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Contributor: Ruby Lohman
The jobs of tomorrow: what skills will we need?

Rapid changes in technology are transforming how we work and the kind of jobs we do. Here we look at what future digital and technology jobs might look like.

“It has become appallingly obvious that our technology has exceeded our humanity,” Albert Einstein once said. And while he was referring to the atom bomb, he couldn’t have known then how prophetic he was.

Technology is changing our world at an unprecedented rate, and one of the biggest shifts is the way we work. Trends such as increased computing power, the rise of the knowledge economy, artificial intelligence and automation will have profound effects on our future workforce. They will transform industries and make some jobs obsolete.

According to a recent report by CSIRO’s digital innovation group Data61, it is estimated that 44 per cent of jobs in Australia are potentially at high risk of computerisation and automation.

However, Einstein’s statement isn’t entirely accurate today. Rather than exceeding humanity, technology can complement and enhance it, and it's creating many new jobs. Interestingly, it’s also making uniquely human traits and capabilities – such as critical thinking, complex problem-solving and creativity – more important than ever before.

The digital and tech jobs of the future

Australia’s workforce is always changing but over the next couple of decades, we’re likely to see it change even faster and more significantly. So what will future digital and tech jobs look like? Data61’s Senior Principal Scientist in Strategic and Foresight, Dr Stefan Hajkowicz, says the following four jobs are just some of the new roles likely to exist.

Bigger big data analyst: The data analyst of the future will be in great demand, as the world produces ever-increasing volumes of structured and unstructured data. Most importantly, “They will be able to connect the data to corporate and government decision-making,” says Dr Hajkowicz.

Remote-controlled vehicle operators: Un-crewed vehicles (UVs) are increasingly being used by industries such as mining and the military. This will create a new workforce of people who control planes, vehicles and ships from an office in a remote location.

Customer experience experts: “In the future, we won’t have to go into a shop to buy stuff, and we won’t need to go into an office to work,” says Dr Hajkowicz. “So there’s likely to be deeper thinking around what the customer experience is.” Organisations will become more customer-centred, and customer experience experts will play a key role in making that happen.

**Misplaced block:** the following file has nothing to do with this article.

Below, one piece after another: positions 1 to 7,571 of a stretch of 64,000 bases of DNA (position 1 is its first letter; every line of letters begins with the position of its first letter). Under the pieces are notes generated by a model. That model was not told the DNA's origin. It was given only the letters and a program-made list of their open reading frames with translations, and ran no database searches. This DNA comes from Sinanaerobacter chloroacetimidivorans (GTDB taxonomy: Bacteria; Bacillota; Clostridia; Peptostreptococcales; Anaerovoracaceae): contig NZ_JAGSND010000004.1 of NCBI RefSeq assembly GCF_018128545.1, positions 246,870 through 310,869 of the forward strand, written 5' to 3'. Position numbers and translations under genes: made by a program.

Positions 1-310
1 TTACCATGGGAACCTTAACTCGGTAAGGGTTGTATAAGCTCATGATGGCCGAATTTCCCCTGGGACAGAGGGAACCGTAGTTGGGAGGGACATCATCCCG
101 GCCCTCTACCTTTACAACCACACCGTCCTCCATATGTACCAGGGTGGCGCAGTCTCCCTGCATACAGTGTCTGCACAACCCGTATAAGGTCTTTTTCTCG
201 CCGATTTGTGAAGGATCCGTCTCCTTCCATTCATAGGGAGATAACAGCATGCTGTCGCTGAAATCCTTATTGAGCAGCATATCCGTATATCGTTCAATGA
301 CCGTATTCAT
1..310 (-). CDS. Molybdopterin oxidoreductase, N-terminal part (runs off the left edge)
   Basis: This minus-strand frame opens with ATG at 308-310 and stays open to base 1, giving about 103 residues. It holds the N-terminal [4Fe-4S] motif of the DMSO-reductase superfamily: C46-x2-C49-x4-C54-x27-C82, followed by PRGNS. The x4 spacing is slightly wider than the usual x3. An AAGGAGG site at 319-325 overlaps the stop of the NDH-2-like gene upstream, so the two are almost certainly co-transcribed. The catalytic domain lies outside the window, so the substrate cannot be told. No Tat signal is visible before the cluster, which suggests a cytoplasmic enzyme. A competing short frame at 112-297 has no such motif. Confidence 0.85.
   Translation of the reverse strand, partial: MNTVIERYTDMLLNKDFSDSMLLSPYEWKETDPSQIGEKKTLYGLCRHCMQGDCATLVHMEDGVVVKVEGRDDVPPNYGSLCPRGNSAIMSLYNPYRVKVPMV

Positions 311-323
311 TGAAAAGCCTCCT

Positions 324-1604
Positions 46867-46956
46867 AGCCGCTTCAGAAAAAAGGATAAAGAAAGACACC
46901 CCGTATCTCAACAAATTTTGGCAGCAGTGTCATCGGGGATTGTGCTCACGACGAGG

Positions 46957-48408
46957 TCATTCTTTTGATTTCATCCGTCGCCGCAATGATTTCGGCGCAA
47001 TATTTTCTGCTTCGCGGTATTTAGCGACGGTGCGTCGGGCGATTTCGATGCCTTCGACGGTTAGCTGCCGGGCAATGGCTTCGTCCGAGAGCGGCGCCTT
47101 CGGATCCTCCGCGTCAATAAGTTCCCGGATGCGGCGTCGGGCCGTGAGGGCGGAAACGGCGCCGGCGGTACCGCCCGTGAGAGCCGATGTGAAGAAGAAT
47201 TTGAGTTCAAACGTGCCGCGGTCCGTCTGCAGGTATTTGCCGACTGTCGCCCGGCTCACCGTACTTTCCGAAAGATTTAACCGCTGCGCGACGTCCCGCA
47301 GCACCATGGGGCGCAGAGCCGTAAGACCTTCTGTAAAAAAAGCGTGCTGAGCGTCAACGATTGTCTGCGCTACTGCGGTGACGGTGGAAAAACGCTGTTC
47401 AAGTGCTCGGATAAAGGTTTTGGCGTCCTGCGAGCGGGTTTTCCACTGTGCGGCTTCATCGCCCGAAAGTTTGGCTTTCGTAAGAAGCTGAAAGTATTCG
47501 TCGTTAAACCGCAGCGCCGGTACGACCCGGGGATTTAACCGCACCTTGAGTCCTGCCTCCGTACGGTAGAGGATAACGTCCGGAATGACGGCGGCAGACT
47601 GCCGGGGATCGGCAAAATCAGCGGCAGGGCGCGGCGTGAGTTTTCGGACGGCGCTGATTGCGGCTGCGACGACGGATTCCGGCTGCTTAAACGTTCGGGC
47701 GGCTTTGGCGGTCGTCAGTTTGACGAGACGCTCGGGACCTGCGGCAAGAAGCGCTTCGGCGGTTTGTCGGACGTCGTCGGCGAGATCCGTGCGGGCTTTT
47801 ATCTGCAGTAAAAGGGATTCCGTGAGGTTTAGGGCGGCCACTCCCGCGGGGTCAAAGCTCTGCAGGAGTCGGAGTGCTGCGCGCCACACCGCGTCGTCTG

Online chaperones: These professionals will work for individuals and businesses to protect and manage their online interests. More than just cyber security experts, they will help clients manage risks such as identity theft, reputational damage, social media bullying and harassment, and internet fraud.

The growing need for STEM skills and emotional intelligence

It almost goes without saying that Australians entering the workforce will need to be literate, numerate and digitally literate. STEM (science, technology, engineering and mathematics) skills are becoming increasingly crucial.

However, Dr Hajkowicz says Australian students are showing less interest in these subjects today than in the past. And according to the Office of the Chief Scientist, Australia is the only OECD country without a science or technology strategy.

‘Softer’ skills such as creativity, teamwork and problem-solving will also become crucial. These are the capabilities that machines can’t provide, and will help Australian graduates and professionals differentiate themselves from an increasingly educated and competitive global workforce, says Dr Hajkowicz.

Skilling up the next generation

Education is a critical factor in preparing the future workforce. But rather than training people to do one specific job, students need to learn the skills and ways of thinking that will allow them to keep up with the rate of change and thrive in uncertainty.

Schools need to teach children skills that robots can't emulate, such as collaboration, communication, critical thinking, problem-solving, cultural awareness and a global mindset.

Dr Hajkowicz cites creativity as a crucial skill. “We need to allow for different learning styles, create curiosity and encourage enjoyment, plus create an environment where children have scope to develop and apply their creativity,” he says. “Especially in younger levels, we should support children’s enjoyment of subjects such as math and science.”

The digital and technology jobs of the future will be more flexible, agile, networked and connected. Ultimately, the workforce of the future needs to be adaptable and creative enough to thrive in a rapidly changing world, and succeed in jobs that are as yet unimagined.

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